Films About the Black Experience – DOC NYC 2020, November 11-19

Asolutely Breathless


40 YEARS A PRISONER (Viewfinders Competition)
Dir: Tommy Oliver

In 1978, Philadelphia’s police department conducted a violent siege on the communal home of the Black revolutionary group MOVE. Nine members of MOVE went to prison over the resultant death of a police officer, despite forensic mysteries in the case. Two of the prisoners were the parents of Mike Africa, Jr., who dedicated his life to fighting for their release. Filmmaker Tommy Oliver (Black Love) interweaves the past and the present in this vital examination of the legacy of aggressive policing and the fight for justice. (USA, 110 min.)

Distributor: HBO Documentary Films (launches in Dec.)

Key festivals: Toronto, AFI Fest, Chicago, Philadelphia


9/11 KIDS (Portraits, Spotlight on Canada)
Dir: Elizabeth St. Philip

In the midst of the most devastating attack in American history on US soil, President George W. Bush finds himself in a South Florida classroom with a group of elementary school Youth. Nearly 20 years later, filmmaker Elizabeth St. Phillip follows these now-grown students and their journey into young adulthood. With their formative years framed by a devastating terrorist attack, the lives of these Youth provide an insightful look into race and class in America. (Canada, 88 min.)


Key festivals: Hot Docs (Audience Award), Sarasota



Dir: Justin Staple

North American Premiere. Filmmaker Justin Staple offers an eye-opening exploration of the SoundCloud rap phenomenon, a scene of troubled, young, lo-fi rappers that has emerged within the last few years. Exploiting the possibilities of social media to engage with a rabid fan base, a new breed of stars like Lil Peep, Smokepurpp, and Bhad Bhabie have disrupted the music industry, sidestepping traditional gatekeepers to shock the world with their rambunctious antics, prescription drug use, facial tattoos, and irreverent punk energy. (USA, 74 min.)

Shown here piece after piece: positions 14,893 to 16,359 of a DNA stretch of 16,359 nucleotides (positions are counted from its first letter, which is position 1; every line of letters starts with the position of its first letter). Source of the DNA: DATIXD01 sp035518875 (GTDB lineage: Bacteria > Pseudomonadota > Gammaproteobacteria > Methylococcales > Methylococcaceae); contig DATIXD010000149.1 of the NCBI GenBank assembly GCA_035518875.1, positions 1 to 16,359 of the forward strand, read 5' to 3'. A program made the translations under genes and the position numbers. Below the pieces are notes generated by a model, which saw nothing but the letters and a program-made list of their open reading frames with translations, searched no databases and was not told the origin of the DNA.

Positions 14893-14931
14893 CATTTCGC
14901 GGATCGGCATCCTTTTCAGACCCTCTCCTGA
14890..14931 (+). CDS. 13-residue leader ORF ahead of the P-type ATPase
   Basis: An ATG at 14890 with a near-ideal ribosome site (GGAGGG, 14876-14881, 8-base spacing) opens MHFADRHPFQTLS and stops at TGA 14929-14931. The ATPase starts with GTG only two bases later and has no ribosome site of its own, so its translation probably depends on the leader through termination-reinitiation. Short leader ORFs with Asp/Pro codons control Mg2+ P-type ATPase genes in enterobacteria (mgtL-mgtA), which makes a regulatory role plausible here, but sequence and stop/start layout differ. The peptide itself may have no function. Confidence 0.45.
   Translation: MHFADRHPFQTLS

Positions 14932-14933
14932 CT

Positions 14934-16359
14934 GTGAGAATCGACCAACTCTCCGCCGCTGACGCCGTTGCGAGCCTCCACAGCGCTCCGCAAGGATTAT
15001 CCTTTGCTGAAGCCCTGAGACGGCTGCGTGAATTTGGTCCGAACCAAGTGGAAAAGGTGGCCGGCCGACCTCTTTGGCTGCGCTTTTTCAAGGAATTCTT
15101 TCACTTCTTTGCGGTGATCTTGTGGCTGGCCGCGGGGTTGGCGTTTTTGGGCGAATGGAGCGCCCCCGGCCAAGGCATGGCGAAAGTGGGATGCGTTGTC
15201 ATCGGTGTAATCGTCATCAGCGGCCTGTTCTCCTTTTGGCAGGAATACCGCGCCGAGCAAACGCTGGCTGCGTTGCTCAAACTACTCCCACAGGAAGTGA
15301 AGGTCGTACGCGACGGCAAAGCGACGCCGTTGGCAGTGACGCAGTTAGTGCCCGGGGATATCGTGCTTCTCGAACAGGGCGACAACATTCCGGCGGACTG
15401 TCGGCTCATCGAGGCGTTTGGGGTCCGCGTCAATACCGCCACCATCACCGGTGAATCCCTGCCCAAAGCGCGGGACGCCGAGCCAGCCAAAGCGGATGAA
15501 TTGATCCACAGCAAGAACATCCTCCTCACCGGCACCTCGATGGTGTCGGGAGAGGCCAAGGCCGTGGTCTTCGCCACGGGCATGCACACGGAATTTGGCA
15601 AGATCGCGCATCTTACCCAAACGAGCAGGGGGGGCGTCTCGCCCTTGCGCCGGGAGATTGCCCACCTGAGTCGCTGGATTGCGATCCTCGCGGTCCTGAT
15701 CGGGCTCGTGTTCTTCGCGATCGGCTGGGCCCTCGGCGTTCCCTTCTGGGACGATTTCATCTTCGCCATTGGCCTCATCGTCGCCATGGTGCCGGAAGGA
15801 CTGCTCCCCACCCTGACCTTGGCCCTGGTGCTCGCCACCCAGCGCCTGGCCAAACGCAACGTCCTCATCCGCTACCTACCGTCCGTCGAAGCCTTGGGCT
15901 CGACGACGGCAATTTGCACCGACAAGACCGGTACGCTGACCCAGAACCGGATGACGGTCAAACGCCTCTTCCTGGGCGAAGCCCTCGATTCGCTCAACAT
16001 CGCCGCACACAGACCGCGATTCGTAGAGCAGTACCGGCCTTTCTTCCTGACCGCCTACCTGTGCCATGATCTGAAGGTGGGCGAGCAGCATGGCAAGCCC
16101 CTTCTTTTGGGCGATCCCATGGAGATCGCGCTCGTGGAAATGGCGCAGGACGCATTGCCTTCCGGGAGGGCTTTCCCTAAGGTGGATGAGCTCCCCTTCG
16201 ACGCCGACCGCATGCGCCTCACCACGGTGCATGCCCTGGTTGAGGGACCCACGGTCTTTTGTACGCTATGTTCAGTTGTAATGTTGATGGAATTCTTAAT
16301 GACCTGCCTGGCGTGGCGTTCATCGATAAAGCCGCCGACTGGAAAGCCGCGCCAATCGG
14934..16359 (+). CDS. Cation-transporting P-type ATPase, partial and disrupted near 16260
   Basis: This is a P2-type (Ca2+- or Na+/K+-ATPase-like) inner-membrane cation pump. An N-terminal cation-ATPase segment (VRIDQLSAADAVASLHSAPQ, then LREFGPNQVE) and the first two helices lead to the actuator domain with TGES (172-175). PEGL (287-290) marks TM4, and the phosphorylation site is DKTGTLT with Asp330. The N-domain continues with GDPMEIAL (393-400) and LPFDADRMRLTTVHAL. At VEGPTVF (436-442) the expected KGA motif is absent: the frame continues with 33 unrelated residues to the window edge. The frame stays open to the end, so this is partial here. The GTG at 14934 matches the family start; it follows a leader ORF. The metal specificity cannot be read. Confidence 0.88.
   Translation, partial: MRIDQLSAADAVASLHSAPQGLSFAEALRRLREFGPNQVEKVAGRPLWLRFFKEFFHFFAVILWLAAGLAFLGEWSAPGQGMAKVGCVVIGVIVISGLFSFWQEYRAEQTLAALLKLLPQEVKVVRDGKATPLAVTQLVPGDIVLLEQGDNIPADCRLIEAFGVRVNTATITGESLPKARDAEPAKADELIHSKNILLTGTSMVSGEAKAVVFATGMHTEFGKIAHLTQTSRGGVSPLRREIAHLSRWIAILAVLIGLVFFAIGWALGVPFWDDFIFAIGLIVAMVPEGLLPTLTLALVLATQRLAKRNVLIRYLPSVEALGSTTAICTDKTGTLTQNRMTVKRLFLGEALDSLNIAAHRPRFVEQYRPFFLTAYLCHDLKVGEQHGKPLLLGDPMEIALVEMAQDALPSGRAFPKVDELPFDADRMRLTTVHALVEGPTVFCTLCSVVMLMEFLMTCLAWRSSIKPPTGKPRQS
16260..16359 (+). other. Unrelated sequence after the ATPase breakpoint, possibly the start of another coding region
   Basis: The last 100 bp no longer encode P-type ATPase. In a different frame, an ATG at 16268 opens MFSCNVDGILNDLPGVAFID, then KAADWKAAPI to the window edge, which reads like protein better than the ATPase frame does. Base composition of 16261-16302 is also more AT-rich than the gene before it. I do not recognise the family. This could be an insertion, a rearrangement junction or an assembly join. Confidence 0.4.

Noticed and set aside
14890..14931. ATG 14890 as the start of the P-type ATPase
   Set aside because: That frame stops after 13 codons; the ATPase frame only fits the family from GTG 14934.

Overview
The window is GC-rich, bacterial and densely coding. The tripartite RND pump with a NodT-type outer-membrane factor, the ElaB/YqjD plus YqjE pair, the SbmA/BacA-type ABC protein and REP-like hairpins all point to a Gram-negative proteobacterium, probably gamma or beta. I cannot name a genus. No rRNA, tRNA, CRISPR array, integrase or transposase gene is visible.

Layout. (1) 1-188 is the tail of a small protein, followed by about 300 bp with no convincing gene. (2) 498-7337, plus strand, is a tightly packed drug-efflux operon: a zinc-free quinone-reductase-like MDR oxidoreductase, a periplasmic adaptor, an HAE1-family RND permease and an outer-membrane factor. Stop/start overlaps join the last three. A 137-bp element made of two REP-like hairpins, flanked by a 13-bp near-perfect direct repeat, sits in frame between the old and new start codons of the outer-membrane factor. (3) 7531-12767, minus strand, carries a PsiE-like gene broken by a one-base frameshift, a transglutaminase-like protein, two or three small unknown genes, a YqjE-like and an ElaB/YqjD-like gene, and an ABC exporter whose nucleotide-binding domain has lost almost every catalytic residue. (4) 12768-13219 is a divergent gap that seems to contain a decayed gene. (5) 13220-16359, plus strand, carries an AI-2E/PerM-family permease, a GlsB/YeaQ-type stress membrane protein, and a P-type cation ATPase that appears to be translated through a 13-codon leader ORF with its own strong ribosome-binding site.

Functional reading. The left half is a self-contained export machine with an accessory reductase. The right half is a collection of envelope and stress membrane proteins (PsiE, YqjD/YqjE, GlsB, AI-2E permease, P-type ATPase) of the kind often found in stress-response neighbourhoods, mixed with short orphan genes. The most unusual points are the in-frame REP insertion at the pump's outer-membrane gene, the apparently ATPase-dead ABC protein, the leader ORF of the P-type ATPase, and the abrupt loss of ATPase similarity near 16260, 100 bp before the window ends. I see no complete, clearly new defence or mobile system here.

Sales: Submarine Entertainment



Dir: Rosalynde LeBlanc, Co-Dir: Tom Hurwitz

World Premiere. Beginning in 1980s New York City, this film chronicles the love story between dancers Bill T. Jones and Arnie Zane, the diverse dance company they founded, and the painful devastation of AIDS on the arts community, as told through the company’s signature performance piece D-Man in the Waters. Following a millennial dance troupe’s efforts to re-interpret the piece for their generation, directors Rosalynde LeBlanc and Tom Hurwitz offer an engrossing examination of dance, love, and loss—and the power of art to move through pain. (USA, 90 min.)




A COPS AND ROBBERS STORY (Metropolis Competition)
Dir: Ilinca Calugareanu

World Premiere. In the 1980s, Corey Pegues found himself embroiled in a life of crime as a member of New York’s City’s infamous Supreme Team gang. After an incident forces Pegues away from the streets, he unexpectedly emerges as a rising star in the NYPD, his past unknown to his fellow officers. A decorated 21-year police career is threatened when his political stances and revelations about his former life cause strife within the police community. (UK, USA, 84 min.)